The key word here identifying the speaker, is the word ‘pratyavekṣasva’ above, which is an imperative second person singular. Abhayā the sthavirī here is exhorting her mother to consider/see a physical (human) body as being putrid & decaying, and not as something to be considered an item of loveliness or beauty, and thus preventing any carnal feelings from arising (as they are cut off at the roots).

The commentary names the mother as Padmāvatī (a common feminine name in India even now).

1 Like

This is possible in Pali/Sanskrit too. But only the context can say if this is the case. In the above verse it doesnt seem to be the case.

Another verse where the daughter (or her spirit) is talking to her living mother who is weeping over her (dead?) body in the middle of a woodland, and the mother responds.
Again I present the Pali followed by my translations in Sanskrit and English.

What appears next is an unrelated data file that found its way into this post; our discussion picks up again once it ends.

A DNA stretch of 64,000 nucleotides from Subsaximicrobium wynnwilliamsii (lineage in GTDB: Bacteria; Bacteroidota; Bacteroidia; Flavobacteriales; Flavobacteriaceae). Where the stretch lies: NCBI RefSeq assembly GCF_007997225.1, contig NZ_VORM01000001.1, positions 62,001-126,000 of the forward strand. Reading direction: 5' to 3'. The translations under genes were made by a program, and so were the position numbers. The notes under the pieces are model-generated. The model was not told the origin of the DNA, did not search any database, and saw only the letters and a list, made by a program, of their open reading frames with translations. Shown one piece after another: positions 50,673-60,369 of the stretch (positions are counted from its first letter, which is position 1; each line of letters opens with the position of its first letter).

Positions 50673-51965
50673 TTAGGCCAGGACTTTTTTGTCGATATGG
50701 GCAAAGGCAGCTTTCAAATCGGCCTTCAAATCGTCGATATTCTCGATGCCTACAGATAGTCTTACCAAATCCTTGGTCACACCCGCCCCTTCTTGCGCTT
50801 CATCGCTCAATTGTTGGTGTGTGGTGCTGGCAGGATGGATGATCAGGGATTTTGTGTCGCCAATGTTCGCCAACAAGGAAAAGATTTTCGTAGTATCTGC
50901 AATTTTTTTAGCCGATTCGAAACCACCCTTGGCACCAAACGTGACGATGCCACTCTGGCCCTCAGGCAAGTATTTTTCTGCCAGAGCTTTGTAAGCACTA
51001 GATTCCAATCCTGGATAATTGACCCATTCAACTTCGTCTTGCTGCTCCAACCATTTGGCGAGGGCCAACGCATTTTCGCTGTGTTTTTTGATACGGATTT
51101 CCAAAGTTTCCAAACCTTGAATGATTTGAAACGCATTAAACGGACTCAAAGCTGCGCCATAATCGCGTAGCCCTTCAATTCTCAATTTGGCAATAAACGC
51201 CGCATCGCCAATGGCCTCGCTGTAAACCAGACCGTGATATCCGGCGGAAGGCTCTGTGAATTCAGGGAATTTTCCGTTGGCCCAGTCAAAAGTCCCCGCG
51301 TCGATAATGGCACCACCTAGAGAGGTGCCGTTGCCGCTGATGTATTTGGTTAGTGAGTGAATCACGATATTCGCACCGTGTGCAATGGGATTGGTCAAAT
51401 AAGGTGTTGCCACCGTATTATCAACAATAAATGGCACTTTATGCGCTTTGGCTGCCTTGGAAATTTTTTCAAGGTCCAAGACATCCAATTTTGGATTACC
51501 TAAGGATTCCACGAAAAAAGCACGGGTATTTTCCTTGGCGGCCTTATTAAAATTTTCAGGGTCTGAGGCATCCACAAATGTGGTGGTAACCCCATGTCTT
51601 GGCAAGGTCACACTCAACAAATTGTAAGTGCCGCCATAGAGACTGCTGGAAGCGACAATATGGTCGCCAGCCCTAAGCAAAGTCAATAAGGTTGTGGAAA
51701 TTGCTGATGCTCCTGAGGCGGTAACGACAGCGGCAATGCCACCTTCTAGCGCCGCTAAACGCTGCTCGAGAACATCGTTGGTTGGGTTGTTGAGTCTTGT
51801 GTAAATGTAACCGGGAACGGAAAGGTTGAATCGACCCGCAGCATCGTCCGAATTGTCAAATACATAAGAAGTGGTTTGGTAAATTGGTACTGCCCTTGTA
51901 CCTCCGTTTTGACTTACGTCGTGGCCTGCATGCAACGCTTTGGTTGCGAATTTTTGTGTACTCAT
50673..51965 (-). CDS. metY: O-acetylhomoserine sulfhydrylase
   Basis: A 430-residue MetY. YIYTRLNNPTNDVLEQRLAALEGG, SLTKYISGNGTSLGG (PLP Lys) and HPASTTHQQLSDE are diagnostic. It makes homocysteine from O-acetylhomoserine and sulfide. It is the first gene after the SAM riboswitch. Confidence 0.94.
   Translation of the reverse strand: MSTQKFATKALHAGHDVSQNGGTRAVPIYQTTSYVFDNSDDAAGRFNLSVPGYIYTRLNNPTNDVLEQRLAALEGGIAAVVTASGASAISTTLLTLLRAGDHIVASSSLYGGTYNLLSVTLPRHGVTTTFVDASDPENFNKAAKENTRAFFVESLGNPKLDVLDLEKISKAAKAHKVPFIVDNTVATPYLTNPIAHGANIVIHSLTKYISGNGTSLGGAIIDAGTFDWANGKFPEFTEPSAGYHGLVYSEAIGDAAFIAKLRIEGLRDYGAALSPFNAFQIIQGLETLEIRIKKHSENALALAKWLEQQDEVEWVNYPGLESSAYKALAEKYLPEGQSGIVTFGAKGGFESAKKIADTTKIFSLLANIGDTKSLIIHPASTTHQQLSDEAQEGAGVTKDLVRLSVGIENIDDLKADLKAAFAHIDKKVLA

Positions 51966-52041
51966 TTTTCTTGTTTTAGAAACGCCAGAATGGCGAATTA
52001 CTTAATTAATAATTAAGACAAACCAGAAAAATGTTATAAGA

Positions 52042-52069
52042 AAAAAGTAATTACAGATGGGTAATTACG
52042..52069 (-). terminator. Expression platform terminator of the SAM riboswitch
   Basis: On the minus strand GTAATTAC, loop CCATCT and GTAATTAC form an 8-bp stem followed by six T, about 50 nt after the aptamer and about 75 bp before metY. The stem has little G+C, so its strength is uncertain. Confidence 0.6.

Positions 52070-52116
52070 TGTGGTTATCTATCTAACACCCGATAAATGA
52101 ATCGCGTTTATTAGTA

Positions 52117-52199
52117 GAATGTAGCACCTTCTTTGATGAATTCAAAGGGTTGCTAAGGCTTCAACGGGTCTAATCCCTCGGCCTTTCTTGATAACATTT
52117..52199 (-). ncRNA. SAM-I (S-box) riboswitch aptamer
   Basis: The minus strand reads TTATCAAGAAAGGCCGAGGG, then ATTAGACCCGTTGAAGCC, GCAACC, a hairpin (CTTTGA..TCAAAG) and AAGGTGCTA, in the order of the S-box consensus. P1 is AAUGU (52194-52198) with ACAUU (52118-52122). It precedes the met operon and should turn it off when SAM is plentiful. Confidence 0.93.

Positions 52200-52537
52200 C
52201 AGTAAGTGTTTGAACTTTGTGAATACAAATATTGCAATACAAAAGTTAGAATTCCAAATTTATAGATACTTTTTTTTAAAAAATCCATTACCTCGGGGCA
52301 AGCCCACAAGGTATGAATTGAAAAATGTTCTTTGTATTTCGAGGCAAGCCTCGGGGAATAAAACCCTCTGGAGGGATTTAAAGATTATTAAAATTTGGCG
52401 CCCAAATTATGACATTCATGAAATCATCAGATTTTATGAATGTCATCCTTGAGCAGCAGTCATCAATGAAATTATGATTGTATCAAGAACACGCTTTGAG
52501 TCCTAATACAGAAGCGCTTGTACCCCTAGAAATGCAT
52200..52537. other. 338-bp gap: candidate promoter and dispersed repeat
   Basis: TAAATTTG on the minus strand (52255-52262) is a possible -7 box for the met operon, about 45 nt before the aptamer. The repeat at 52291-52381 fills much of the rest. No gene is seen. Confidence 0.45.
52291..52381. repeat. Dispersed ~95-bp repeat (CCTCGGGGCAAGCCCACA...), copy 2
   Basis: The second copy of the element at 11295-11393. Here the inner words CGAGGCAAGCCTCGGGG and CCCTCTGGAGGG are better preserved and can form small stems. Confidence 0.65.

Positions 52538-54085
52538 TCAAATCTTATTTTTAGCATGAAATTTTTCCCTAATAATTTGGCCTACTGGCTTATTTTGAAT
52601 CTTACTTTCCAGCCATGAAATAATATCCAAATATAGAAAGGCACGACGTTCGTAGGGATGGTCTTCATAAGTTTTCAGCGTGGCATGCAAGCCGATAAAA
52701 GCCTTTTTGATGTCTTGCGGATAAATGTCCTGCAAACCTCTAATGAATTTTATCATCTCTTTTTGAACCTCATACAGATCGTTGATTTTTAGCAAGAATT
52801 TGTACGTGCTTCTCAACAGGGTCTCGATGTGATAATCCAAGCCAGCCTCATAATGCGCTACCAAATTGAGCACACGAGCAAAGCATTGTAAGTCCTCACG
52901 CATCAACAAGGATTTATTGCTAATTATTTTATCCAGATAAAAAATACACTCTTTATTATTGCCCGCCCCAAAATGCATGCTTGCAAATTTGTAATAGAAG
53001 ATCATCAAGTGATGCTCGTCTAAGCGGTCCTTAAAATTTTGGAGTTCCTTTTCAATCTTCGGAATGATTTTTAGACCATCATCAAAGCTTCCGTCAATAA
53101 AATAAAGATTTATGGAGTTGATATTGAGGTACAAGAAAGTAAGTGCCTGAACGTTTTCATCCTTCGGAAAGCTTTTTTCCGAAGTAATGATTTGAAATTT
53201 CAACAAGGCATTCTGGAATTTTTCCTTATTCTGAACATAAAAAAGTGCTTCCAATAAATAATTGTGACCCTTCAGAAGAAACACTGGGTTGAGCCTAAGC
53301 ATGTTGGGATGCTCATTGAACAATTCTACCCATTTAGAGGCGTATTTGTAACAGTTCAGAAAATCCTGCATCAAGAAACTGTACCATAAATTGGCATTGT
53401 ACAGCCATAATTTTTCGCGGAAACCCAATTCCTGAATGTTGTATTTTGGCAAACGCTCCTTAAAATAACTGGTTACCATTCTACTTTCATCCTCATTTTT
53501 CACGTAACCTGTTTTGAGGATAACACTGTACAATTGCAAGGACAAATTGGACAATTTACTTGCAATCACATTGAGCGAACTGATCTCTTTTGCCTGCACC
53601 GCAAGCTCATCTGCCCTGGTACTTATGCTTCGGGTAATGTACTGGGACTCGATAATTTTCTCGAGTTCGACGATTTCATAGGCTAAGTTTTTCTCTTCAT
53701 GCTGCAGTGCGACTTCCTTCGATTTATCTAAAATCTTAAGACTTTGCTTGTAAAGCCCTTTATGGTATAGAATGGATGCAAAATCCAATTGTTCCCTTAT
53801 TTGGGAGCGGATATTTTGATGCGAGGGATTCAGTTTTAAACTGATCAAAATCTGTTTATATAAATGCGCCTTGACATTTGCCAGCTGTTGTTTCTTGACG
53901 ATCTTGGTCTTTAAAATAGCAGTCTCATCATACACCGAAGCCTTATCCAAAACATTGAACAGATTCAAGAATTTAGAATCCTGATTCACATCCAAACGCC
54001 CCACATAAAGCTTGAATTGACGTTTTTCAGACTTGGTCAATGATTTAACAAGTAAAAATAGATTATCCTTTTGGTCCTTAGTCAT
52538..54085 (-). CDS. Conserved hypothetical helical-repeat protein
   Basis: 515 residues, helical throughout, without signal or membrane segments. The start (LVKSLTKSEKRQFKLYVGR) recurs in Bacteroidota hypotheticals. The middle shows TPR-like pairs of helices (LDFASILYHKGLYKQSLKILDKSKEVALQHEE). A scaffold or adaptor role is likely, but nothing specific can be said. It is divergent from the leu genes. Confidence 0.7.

ubbiri-therīgāthā (thig3.5)
The sthavirī named Urvarī

[The daughter’s spirit speaks]
amma jīvāti vanamhi kandasi,
amba ‘jīva’ iti vane’smin krandasi
Mother, you are crying in the woods saying “(Please be) alive”

attānaṃ adhigaccha ubbiri
‘ātmānam adhigaccha urvarī’
“Please come back to your senses, Urvarī”

cullāsītisahassāni , sabbā jīvasanāmikā
turyāśītisahasrāṇi sarvā jīvāsanāmikā
but 84000 former lives I have lived, everytime you as my mother named me ‘Jivā’ (‘Life’)

etamhāḷāhane daḍḍhā, tāsaṃ kamanusocasi
etasmin ādāhane dagdhās tāsāṃ kām anuśocasi
and in this very cremation ground their dead bodies were cremated (ironically enough for a person named ‘Life’), which one among them are you grieving about now?

[The mother speaks in response]
abbahī vata me sallaṃ, duddasaṃ hadayassitaṃ
āvarhīd bata me śalyaṃ durdarśaṃ hṛdayāśritam
The thorn of grief has been pulled out, it was hard to see from outside, but which was wedged in my heart.

yaṃ me sokaparetāya, dhītusokaṃ byapānudi.
yan me śokaparītāyāḥ duhitṛśokaṃ vyapānodi
I was filled with grief for my daughter, now that grief is gone

sājja abbūḷhasallāhaṃ, nicchātā parinibbutā